The Israeli military closed the Rafah Crossing Point again, ending a brief opening in the border crossing during which people were allowed to pass through. Thousands have been stranded at the crossing since June as the Israeli army has kept it closed and barred the European Union third party monitors from reaching their posts. At least six have died waiting to get through.
Attacks on the West Bank
And in the West Bank this week, the Israeli army killed 5, injured several others, and abducted 48 civilians, including 7 children, the youngest of whom was Bassem Yasser Hanaisha at 7 years old.
In a three-day invasion into Qabatiya near Jenin, the army killed three residents including two members of the Al-Quds Brigade, the armed wing of Islamic Jihad. Several others were injured. Soldiers also broke into several homes, took their inhabitants hostage and used them as military sniper posts. 15 were abducted in this invasion including 4 children.
Mohamed Saba'nah, an eyewitness describes the invasion:
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"There were soldiers in the town, and the soldiers were screaming and knocking at residents' houses. They demanded the residents to go out of their houses. Meanwhile, we heard clashes in town, and heard explosions. I think they invaded the town without any target, but they were in the street and shot and killed the youth. I do not think they targeted a certain house."
In another incident, an Israeli undercover unit killed two resistance fighters in Al-‘Ayn refugee camp near Nablus while they were driving a vehicle through the streets of the camp.
And again for the second week the Israeli army has been deployed in massive numbers on the main checkpoints and crossings around Jerusalem; barring thousands of civilians who were attempting to reach the Al Aqsa mosque to perform the last Friday prayer marking the last week of the Muslim holy month of Ramadan. Soldiers at these checkpoints attacked the civlians who flocked to the checkpoints in the early hours of Friday morning and fired tear gas bombs and rubber coated bullets. Several residents were injured, and were treated by the medics who were at the scene.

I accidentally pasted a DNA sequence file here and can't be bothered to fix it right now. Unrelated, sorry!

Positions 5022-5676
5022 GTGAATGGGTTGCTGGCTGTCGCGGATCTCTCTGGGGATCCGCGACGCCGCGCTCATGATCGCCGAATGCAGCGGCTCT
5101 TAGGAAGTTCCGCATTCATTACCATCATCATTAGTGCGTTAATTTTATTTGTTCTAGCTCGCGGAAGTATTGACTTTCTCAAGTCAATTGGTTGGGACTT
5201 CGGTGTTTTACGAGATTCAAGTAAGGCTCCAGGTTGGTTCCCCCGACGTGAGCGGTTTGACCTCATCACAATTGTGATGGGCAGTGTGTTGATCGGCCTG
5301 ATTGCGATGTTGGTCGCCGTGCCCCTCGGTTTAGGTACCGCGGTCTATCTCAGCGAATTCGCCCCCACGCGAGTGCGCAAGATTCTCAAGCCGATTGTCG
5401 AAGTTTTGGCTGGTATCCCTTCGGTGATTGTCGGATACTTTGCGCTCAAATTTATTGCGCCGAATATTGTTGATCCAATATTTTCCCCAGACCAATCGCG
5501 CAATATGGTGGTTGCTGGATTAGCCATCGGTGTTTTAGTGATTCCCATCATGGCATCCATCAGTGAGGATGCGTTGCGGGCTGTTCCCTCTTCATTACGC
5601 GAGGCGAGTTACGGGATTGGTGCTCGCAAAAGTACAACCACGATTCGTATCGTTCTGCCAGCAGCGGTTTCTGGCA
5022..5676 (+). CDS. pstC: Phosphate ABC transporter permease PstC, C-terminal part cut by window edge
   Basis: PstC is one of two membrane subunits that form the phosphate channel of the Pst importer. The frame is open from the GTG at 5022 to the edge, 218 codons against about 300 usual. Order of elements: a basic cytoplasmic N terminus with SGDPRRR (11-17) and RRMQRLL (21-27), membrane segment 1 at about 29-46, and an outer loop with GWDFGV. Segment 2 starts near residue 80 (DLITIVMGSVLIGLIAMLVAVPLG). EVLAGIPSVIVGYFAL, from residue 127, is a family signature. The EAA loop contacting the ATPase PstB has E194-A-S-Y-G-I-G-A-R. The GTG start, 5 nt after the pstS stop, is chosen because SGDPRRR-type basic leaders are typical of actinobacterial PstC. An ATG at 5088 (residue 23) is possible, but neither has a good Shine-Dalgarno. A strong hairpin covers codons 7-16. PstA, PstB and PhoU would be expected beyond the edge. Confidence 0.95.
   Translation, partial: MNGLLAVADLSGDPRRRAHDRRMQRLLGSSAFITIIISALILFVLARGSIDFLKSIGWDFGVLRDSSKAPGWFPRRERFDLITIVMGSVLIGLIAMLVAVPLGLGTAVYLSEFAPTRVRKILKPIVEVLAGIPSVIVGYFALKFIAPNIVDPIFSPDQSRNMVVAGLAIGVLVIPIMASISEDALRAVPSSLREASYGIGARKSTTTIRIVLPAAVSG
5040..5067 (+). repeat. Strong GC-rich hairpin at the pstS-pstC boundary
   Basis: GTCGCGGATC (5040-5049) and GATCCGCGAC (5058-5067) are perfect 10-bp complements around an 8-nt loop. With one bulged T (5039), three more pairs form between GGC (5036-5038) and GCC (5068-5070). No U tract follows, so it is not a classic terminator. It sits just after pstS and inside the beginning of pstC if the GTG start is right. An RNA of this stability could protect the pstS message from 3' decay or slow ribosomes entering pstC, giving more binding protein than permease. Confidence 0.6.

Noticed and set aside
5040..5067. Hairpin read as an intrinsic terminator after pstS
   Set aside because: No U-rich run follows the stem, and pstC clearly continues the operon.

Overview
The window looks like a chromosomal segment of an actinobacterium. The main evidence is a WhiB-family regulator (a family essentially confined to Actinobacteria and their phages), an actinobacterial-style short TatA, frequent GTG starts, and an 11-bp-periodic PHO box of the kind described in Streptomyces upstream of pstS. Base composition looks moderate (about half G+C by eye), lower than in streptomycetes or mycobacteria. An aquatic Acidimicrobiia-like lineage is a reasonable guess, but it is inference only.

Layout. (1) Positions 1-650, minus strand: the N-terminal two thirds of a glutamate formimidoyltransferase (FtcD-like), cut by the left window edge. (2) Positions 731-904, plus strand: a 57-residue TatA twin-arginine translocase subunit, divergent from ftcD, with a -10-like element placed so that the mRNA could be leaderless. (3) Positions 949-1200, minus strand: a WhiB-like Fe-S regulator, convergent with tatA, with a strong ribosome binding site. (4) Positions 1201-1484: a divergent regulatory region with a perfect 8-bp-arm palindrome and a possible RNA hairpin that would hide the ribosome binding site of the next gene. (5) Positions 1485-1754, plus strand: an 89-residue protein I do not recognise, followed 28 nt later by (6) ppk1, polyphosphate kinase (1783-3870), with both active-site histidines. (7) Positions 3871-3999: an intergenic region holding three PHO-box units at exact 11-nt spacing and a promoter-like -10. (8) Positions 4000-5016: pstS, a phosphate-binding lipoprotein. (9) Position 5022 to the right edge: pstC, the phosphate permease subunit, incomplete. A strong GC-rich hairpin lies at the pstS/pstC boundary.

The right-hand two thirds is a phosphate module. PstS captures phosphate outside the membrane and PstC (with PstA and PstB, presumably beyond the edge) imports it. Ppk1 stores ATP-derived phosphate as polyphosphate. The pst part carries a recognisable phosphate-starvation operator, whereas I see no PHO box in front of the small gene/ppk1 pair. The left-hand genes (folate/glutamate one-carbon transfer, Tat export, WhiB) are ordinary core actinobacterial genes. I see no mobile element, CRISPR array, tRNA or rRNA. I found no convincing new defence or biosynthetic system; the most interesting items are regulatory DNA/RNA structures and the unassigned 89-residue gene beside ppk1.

Mahmoud Abbas Threatens Referendum
Leaders from political rivals, Hamas and Fatah, have agreed to cease fighting in fear of continued escalations. Although an agreement on a unity government has not been reached yet, an Egyptian security delegation, which has mediated the talks, was able to persuade the groups to address the infighting which has killed 19 people and threatened to dismantle the entire government.
The talks took place along Egypt’s coastal strip and according to Hamas spokesman, Fawzi Barhoum in Gaza, they were successful.
Palestinian Prime Minister Ismael Hanieyh said in a speech in a mosque in Gaza on Friday, that liberation from the occupation needs unity and called for a responsible dialogue.
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“It needs unity of the people and the authority, and to keep the weapon pointed at the occupation, and not to deviate from that despite of the existing disagreements. Disagreements exist and will remain there; however, we have to mange this through responsible dialogue because we should preserve the Palestinian blood.”